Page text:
Above is a really interesting article that talks about Scott Walker’s largely successful campaign against unions in Wisconsin. This is part of a larger right wing move to destroy unions in this country. It is done under the guise of “right to work” by methods of divide and conquer. A sample (The article starts out by following a union worker named Randy Bryce who takes a day off to have his voice heard at a debate in the state government.):
At 6 p.m., Bryce’s name finally appeared on the list of coming speakers. He paced the hallway outside the hearing room in anticipation. But 20 minutes later, Stephen Nass, the Republican senator who is the chairman of the Labor and Government Reform Committee, announced that there was a “credible threat of disruption” and that the hearing would be adjourned so the committee could vote to move the bill forward (it passed). A labor organizer, it turned out, had told The Milwaukee Journal Sentinel that some people planned to stand up in protest at 7 p.m., when testimony was to be cut off. (“I went through Act 10 — it was ugly,” Nass said earlier in the hearing, referring to the difficulty some senators experienced reaching various parts of the Capitol after the rotunda was occupied. “We had to go through a tunnel like rats. We don’t want to go through that again.”) About a hundred people were still in line to testify. A chant of “Let us speak” erupted. But Nass quickly took the committee members’ votes and was then escorted out, with his two Republican colleagues, by a phalanx of state troopers.
Bryce still wanted to speak. He had lost a day’s wages, and the committee’s two Democratic senators had remained to hear more testimony. State troopers were now blocking the door to the hearing room, though, so he decided to address a group of protesters in the hallway outside instead.
“My name is Randy Bryce,” he began in a loud voice. “I’ve been a member of Ironworkers Local 8 since 1997. I’ve had the privilege in that time to work on many of Wisconsin’s landmarks, private businesses and numerous other parts of our infrastructure.” As he spoke, the protesters began to quiet. Bryce described how he had wandered from job to job after he left the Army, how Local 8’s apprenticeship program had given him direction, a real career. Finally, he presented the case against what he called “a blatant political attack” on his union. “All of our representatives are elected,” he said. “All of the decisions that we make are voted on. The general membership is given monthly reports on how every dime is spent. Every dime spent is voted on. Unlike what is taking place this week, Ironworkers Local 8 is pure democracy. I am disappointed beyond words at not just what this bill contains, but how it is being passed.”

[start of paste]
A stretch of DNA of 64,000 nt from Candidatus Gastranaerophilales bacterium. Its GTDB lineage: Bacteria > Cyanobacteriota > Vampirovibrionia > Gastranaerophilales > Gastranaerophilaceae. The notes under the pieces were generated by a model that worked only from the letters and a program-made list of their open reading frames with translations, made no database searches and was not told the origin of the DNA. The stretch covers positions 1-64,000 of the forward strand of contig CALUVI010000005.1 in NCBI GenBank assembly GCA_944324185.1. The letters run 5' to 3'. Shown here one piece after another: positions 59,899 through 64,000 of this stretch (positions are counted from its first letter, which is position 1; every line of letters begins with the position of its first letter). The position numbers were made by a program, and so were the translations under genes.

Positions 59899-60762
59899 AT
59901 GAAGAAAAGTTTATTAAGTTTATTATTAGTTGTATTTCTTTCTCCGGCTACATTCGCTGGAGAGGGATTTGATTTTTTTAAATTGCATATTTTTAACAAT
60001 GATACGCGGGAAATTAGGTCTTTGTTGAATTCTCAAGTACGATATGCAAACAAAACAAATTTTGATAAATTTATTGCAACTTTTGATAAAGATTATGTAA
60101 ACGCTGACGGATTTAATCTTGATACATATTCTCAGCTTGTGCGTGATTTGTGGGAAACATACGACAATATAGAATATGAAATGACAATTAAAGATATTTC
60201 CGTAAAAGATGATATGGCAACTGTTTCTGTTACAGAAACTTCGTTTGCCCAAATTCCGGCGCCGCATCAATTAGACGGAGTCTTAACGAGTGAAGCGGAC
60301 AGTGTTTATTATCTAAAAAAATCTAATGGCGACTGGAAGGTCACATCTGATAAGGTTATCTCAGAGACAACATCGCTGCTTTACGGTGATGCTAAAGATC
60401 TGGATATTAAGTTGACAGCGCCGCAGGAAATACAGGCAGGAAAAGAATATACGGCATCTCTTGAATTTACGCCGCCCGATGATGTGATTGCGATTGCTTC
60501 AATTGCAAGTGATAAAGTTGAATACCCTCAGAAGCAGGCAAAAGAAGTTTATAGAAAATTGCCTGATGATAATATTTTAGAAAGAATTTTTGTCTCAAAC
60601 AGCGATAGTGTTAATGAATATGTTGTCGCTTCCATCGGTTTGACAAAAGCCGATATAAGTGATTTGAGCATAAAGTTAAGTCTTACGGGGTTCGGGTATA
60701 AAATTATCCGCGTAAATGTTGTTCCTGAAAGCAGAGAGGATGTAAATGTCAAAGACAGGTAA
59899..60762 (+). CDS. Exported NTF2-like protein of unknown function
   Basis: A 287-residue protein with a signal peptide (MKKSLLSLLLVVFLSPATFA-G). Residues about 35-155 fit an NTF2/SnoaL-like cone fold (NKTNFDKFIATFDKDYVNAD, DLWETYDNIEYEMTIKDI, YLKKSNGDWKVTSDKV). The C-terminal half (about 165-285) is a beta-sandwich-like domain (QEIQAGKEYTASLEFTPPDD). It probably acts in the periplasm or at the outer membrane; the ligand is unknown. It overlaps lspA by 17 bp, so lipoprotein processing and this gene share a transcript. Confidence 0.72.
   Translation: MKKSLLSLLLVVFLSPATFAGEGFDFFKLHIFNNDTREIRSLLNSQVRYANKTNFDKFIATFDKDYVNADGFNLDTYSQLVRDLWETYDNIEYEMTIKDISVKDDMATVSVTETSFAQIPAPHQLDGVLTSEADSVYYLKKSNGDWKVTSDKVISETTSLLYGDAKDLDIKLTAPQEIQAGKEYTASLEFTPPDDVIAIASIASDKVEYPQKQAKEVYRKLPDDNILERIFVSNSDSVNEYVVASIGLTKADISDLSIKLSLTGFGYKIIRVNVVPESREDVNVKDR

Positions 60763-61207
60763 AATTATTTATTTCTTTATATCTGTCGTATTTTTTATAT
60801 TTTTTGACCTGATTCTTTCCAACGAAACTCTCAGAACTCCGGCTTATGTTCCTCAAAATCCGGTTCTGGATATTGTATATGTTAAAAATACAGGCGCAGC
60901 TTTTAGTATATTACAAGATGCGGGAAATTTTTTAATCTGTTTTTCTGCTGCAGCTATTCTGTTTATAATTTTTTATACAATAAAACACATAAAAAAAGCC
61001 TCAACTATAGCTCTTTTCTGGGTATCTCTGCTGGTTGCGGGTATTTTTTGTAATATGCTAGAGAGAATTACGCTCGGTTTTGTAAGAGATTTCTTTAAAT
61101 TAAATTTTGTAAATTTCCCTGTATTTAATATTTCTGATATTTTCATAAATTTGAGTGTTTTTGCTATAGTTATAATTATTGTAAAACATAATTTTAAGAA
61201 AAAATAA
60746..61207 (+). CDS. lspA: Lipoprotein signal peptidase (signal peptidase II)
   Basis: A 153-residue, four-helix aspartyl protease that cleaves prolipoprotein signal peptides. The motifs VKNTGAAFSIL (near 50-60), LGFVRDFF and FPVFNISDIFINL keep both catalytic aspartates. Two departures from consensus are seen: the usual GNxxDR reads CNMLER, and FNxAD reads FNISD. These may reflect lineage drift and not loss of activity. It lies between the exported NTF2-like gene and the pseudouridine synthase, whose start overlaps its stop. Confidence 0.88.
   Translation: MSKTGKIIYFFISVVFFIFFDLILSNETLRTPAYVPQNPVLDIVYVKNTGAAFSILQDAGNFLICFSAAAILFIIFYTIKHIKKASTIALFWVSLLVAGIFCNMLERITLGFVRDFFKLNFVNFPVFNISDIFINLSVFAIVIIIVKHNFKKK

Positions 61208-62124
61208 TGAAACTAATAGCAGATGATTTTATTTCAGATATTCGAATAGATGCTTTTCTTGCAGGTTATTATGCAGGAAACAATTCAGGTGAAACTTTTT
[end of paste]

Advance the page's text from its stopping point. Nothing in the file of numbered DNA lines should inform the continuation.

Two days later, just after the full Senate approved the bill that would make Wisconsin the 25th right-to-work state, Scott Walker was in Maryland, attending the Conservative Political Action Conference, the annual showcase for conservative activists and Republican presidential hopefuls. At a question-and-answer session, one attendee asked Walker how he, as president, would confront the threat from radical Islamist groups like ISIS. Walker’s answer was simple, and may in the end define his candidacy. “If I can take on 100,000 protesters,” he said, “I can do the same across the world.”
I can’t help but feel that anyone that knows the history of working people in this country should be outraged.
Although the song above is dated, it actually deals with Solidarity concerning workers in Poland during the 1980’s, I can’t help but feel that with a few minimal lyric changes, it works perfectly today. Only this time the tyrant is more elusive. Power is with those who exist largely in the shadows and hide behind the utopian myth of the miracle of the unfettered free market. They use the language of hard work, religion, and patriotism to achieve their aims, although I know of no religion whose text celebrates endless greed, they shamelessly drain the livelihoods of many of those that work hardest, and they preach a kind of patriotism which leaves out a great deal of their fellow countrymen and women, which is no kind of patriotism at all. Unions, like all things manmade, are imperfect, but they have played a great role in strengthening the working and middle class of this country. People have literally died to gain the ability to earn a livable wage for an honest days work. If you find yourself again unions, read the history of the coal towns or read about many early factory conditions. Find out the things that the American worker has come to take for granted that exist because of unions. We need strong unions now more than anytime since before the New Deal, when those like Walker stalk the corridors of power.